Workers are then given a chance to negotiate for their wages. If they choose to negotiate, they are asked the amount of money (in cents) they demand from the firm. They are told that the firm may accept or reject this negotiation request. If rejected, both workers and firms lose 25 cents of their payoffs. If accepted, the worker gets the negotiated amount they asked for, and the firm gets the firm profit minus the negotiated wage.

We implement three treatments. The first treatment is the entitlement treatment. In the entitlement treatment, we match subjects acting as workers in pairs. The worker whose score is the highest in the pair is hired by the subject acting as the firm. This information is shared transparently with the hired worker and the firm. The second treatment is the random treatment. In the random treatment, one of the workers in the pair is randomly hired by the firm, and this information is made clear to both the worker and the firm. The third treatment is the unknown treatment. Here, both the workers and the firms do not learn about the hiring mechanism (which can be either random or based on performance -- as in entitlement treatment).

Our main hypothesis states that women will not initiate wage negotiations as much as men do in the control (random) treatment, where they will not know about their relative ranks, and that the fact they got hired is based on chance. This finding highlights a previously documented finding of the gender gap in willingness to negotiate. In the entitlement treatment, where both genders know about their relative ranks (that they are hired because they scored better in their pairs), we expect to evoke the senses of entitlement and deservingness, which would result in women negotiating more often and the gender negotiation gap shrinking. This defines our second hypothesis. We use the unknown treatment to test the role of beliefs in negotiation decisions. Aligned with the two previous hypotheses, we expect that female workers who believe they were hired because they performed better in the pair will negotiate more often than the women who believe it was driven by luck.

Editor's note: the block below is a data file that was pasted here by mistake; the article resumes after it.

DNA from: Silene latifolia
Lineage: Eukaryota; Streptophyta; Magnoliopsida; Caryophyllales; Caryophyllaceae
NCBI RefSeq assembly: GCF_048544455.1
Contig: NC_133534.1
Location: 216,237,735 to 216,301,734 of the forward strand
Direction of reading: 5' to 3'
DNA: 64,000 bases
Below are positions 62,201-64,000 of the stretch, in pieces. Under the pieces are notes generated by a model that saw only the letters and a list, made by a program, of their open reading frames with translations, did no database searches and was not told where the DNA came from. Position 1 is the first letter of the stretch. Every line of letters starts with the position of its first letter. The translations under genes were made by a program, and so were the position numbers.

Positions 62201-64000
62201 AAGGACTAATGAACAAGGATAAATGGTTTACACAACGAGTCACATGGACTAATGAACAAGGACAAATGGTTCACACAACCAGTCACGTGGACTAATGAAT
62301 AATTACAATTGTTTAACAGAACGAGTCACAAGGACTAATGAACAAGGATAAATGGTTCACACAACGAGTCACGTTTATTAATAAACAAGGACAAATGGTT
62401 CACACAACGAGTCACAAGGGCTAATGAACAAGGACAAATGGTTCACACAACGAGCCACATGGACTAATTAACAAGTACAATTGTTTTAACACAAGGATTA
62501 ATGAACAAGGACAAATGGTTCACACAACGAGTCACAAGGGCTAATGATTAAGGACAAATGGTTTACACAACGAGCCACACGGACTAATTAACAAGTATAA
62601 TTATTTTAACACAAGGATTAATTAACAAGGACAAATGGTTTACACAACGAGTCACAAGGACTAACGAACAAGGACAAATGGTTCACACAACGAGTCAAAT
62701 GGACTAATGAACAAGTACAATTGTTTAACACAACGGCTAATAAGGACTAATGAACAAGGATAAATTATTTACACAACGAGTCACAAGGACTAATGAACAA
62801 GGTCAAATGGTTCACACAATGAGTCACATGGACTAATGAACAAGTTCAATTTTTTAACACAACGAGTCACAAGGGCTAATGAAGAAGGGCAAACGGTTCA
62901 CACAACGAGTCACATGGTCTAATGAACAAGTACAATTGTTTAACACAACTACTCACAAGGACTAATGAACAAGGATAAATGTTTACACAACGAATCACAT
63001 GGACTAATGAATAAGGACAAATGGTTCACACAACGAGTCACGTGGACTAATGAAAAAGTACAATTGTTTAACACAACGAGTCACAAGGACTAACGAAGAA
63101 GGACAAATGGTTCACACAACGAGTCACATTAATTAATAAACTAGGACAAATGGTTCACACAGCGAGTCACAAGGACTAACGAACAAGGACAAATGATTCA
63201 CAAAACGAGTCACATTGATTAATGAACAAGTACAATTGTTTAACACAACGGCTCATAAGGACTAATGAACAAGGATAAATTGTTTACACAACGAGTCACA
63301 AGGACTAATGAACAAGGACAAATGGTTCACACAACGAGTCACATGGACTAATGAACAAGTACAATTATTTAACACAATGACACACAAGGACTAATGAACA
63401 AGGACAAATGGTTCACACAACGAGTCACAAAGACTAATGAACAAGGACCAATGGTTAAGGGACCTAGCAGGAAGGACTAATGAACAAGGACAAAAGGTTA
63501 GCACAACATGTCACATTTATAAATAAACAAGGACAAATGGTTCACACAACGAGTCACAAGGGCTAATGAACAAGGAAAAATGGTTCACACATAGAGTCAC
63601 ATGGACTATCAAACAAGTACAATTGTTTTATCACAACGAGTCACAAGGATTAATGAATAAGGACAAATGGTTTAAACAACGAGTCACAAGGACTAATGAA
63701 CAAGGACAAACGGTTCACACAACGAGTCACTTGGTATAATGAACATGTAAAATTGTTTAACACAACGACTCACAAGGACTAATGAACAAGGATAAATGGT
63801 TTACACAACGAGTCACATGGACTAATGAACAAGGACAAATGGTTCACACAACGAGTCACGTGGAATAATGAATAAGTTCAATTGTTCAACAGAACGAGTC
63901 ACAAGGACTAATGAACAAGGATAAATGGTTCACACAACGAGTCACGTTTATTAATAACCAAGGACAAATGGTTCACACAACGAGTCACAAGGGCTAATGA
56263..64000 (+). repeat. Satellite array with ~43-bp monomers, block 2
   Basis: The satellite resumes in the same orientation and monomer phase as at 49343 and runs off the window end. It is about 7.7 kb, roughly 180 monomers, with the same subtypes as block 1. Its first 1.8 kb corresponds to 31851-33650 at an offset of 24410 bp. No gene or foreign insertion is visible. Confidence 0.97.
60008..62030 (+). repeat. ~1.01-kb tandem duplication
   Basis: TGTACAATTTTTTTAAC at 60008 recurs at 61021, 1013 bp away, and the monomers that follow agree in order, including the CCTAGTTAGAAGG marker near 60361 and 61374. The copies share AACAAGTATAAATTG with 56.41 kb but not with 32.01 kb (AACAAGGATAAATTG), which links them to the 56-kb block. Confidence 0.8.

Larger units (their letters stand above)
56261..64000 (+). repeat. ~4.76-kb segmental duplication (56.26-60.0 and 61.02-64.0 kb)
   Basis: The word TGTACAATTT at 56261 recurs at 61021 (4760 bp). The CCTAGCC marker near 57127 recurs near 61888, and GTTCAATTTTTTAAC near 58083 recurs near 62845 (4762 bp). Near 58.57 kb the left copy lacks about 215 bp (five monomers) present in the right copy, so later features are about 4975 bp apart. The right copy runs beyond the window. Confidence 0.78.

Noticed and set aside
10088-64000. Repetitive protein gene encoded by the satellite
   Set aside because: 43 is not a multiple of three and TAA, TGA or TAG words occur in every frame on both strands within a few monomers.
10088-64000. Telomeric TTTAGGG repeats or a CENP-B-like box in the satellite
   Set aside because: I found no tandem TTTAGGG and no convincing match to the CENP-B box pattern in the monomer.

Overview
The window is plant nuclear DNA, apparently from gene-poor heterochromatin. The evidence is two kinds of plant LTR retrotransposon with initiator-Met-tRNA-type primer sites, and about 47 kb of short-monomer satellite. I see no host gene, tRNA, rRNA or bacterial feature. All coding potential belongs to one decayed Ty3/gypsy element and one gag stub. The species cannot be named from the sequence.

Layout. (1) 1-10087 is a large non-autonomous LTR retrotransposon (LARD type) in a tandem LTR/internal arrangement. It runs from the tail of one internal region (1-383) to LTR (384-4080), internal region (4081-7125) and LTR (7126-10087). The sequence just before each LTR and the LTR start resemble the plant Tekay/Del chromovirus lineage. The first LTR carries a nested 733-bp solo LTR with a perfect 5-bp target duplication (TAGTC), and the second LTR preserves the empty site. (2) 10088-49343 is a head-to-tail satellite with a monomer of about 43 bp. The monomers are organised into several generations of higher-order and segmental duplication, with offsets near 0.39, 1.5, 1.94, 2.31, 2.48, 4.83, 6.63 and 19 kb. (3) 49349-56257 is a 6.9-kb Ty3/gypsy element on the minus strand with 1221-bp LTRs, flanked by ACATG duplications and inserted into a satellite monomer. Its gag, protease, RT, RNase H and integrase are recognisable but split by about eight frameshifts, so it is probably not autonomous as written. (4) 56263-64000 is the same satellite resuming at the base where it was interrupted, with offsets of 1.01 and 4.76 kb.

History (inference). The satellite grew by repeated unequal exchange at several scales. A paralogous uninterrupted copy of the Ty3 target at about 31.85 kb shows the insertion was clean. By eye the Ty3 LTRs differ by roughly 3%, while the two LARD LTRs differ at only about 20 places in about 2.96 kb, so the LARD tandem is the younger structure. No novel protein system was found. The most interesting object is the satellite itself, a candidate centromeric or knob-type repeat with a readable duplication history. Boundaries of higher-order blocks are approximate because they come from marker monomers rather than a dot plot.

Experimental Design Details
Randomization Method
Programming language (Qualtrics) does the treatment randomization. Data collection for firms and workers happens in separate clusters with random order.
Randomization Unit
Treatment randomization is made for each individual participant.
Was the treatment clustered?

Experiment Characteristics

Sample size: planned number of clusters
Data is collected in 3-5 batches on Prolific with 200-500 participants in each batch.
Sample size: planned number of observations
We collect about 500 observations from the participants acting as firms and 1000 as workers.
Sample size (or number of clusters) by treatment arms
We collect about 100-200 observations for each role per treatment.
Minimum detectable effect size for main outcomes (accounting for sample design and clustering)

Institutional Review Boards (IRBs)

IRB Name
IRB Approval Date
IRB Approval Number


Post Trial Information

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Data Collection Complete
Data Publication

Data Publication

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Program Files

Program Files
Reports, Papers & Other Materials

Relevant Paper(s)

Reports & Other Materials